Lawrence Summers and the Crisis: 2007-9 Realtime
In the FT this morning, I see the learned and thoughtful James Hamilton joining Team Janet, writing that:
At the outset of the crisis, however, Ms Yellen was also one of the people who saw most clearly the magnitude of the problems facing the economy…. Her speech to the National Association for Business Economics in 2007, when reread today, strikes the reader as amazingly prescient. Many Fed officials at the time felt that, since the subprime mortgages represented only 10 to 15 per cent of all mortgages, problems with these loans would not be enough to cause major economic damage. But Ms Yellen noted that the complex system of derivative instruments linked to subprime mortgages, such as collateralised debt obligations and credit default swaps, could lead to great uncertainty among lenders about the vulnerability of particular borrowers and a devastating withdrawal of credit. Ms Yellen further emphasised that the mathematical models companies had used to evaluate the risks of those instruments took insufficient account of the consequences of a significant downturn in house prices. Again, her assessment proved to be right on the mark…
Let me point out that this is an equally strong reason to join Team Larry, for Lawrence Summers was even more aggressive in shouting "Fire! Fire!" in 2007-8--as anybody who reads his Financial Times columns can see.
I don't, however, think in her heart-of-hearts Janet Yellen was more complacent than Larry Summers, for she was then President of the Federal Reserve Bank of San Francisco, while he was just a professor. My memory is that both were equally in the "scared s---less" box of economists.
But I do want to note that the whisperers that "Summers didn't understand the dangers" repeatedly trot out one quote--Larry Summers calling Raghu Rajan a Luddite at Jackson Hole in 2005--and don't dare admit that Larry ever wrote or said anything else.
Larry Summers in the FT, 2006-8:
October 29, 2006: The global middle cries out for reassurance: "As the great corporate engines of efficiency succeed by using cutting-edge technology with low-cost labour, ordinary, middle-class workers and their employers… are left out… median family incomes lag far behind productivity…. It is this vast group that lacks the capital to benefit from globalisation and is desperately seeking either reassurance or a change in course. Yet without its support it is very doubtful that the existing global economic order can be maintained…"
December 10, 2006: Only fairness will assuage the anxious middle: "With this kind of cleavage between the economic fortunes of companies and their workers, it should not be surprising that ordinary American families do not feel they are in the same boat as US corporations and their chief executives…. It is neither fair nor efficient to audit disproportionately the tax returns of those in the bottom half of the income distribution at a time when most of the $500bn tax gap comes from those with high incomes…. John Kennedy famously challenged Americans: 'Ask not what your country can do for you. Ask what you can do for your country.' In the years ahead, this question will be put with increasing force to US corporations…"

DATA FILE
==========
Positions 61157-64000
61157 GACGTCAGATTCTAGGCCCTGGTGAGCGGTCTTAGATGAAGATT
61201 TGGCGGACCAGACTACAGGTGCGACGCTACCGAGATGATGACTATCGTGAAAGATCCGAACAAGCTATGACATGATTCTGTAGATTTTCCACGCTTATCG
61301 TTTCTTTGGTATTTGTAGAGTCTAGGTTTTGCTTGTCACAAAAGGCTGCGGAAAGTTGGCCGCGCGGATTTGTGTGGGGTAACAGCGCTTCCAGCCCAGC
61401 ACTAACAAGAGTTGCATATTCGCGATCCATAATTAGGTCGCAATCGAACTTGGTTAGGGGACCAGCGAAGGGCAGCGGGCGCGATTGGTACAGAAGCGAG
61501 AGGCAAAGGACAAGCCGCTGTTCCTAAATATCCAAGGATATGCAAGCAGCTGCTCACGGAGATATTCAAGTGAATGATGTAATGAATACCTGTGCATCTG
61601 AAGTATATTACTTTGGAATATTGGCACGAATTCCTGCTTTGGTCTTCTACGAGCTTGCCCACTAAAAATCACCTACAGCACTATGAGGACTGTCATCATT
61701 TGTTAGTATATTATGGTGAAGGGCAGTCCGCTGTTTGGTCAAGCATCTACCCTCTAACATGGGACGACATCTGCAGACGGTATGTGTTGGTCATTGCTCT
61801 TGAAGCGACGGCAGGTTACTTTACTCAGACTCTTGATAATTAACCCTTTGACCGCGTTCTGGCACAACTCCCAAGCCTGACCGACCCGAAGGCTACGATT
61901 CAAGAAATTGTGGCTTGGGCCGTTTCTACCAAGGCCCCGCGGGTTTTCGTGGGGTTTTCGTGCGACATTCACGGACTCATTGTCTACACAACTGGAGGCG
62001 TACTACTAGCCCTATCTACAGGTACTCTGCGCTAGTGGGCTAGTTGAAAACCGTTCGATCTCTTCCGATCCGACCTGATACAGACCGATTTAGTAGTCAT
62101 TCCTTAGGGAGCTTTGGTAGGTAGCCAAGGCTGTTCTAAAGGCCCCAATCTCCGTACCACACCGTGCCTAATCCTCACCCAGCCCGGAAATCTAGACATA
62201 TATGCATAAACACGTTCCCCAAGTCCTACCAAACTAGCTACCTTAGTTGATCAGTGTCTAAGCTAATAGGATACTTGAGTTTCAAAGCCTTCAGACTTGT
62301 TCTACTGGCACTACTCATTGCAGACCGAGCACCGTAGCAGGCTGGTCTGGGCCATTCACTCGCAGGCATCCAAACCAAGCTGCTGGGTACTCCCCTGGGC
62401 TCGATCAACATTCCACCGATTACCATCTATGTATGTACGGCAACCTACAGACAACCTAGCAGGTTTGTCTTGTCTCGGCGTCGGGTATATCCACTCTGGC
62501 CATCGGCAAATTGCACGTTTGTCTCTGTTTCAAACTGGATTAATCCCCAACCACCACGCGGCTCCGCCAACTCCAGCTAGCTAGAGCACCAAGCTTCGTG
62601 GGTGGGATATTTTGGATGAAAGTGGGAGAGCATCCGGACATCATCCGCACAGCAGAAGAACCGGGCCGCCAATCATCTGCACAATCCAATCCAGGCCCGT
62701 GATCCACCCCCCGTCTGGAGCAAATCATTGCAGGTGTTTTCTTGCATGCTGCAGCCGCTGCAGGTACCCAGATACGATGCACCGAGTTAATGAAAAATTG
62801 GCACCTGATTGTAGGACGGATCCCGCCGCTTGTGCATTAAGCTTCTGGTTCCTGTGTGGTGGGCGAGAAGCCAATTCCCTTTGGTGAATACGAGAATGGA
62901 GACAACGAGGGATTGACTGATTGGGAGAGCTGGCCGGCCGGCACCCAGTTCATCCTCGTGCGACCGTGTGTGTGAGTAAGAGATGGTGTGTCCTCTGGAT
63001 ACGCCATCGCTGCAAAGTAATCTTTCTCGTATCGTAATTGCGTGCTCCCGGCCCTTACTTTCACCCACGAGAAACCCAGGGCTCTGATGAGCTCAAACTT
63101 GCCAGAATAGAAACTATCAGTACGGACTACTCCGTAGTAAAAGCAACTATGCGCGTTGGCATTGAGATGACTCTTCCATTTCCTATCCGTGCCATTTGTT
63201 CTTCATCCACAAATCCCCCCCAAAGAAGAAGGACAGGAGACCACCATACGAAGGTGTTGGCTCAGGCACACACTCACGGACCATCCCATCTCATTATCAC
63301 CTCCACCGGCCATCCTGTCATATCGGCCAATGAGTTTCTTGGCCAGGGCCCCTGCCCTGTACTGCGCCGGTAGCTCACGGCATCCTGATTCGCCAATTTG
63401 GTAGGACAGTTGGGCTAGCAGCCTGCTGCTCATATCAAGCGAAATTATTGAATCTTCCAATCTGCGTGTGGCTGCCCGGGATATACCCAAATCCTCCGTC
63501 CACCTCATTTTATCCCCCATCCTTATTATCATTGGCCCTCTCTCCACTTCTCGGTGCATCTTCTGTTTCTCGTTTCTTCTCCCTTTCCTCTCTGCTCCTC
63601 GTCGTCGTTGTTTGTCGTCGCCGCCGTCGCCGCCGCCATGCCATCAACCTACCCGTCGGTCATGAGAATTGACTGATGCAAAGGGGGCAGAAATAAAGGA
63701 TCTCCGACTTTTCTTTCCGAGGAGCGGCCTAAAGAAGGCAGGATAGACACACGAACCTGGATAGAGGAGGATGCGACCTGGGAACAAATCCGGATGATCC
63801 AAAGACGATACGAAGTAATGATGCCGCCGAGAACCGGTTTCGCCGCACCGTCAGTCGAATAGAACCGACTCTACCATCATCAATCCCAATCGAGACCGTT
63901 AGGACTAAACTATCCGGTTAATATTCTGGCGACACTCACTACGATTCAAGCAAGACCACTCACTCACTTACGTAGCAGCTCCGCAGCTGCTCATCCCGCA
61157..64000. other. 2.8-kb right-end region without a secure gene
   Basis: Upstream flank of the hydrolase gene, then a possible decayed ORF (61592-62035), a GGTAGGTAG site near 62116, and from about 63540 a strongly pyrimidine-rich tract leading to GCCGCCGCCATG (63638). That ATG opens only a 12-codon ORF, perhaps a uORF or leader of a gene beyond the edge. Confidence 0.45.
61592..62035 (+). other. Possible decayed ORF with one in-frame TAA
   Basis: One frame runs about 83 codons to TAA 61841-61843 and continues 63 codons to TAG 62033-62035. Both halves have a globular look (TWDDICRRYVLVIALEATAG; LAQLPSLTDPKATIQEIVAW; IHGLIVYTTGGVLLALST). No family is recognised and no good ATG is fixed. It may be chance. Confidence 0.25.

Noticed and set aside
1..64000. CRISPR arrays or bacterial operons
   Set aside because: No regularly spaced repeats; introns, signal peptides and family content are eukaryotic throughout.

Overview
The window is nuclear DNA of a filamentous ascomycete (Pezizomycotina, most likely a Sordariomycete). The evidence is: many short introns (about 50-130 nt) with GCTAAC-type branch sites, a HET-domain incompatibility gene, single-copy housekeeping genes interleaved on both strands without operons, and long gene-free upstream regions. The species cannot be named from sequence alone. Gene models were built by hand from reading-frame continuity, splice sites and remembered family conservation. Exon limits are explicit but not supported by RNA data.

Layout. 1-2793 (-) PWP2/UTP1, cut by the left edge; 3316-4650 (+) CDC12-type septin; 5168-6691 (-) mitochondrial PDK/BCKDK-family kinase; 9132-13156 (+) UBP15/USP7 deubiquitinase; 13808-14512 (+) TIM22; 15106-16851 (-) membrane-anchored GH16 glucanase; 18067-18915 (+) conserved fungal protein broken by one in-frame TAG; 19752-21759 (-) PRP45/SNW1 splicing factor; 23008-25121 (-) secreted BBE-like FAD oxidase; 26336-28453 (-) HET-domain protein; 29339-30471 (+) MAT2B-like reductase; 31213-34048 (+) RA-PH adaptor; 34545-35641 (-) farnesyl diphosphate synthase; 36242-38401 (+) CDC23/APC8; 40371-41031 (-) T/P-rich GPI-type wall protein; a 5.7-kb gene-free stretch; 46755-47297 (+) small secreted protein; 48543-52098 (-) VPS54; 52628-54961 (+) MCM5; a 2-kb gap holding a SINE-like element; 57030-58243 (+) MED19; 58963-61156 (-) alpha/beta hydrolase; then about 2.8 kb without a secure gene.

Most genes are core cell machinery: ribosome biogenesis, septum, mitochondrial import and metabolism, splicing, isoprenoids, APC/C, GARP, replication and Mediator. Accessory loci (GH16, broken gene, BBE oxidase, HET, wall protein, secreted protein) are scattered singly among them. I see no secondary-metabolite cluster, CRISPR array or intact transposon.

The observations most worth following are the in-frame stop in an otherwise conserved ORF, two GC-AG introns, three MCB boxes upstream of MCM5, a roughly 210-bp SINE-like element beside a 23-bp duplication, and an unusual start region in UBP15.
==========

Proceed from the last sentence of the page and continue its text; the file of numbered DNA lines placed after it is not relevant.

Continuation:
December 26, 2006: Lack of fear gives cause for concern: "Financial markets are pricing in an expectation of tranquillity as far as the eye can see…. The risk premiums to cover the possibility of default that corporations or developing countries have to pay to borrow money are at or near historic lows. In addition, estimates of the volatility of the stock, bond and foreign exchange markets inferred from the prices of options are near record lows…. Changes in the structure of financial markets have enhanced their ability to handle risk in normal times…. We do not yet have enough experience to judge what happens in abnormal times. As we observed in 1987 and again in 1998, some of the same innovations that contribute to risk spreading in normal times can become sources of instability following shocks to the system as large-scale liquidations take place…. It is fair to point out to those who take comfort from the markets’ comfort that they hardly ever predict serious disruption and historically the moments of greatest complacency have been the moments of greatest danger…. At least as far as the markets are concerned, perhaps the main thing we have to fear is lack of fear itself."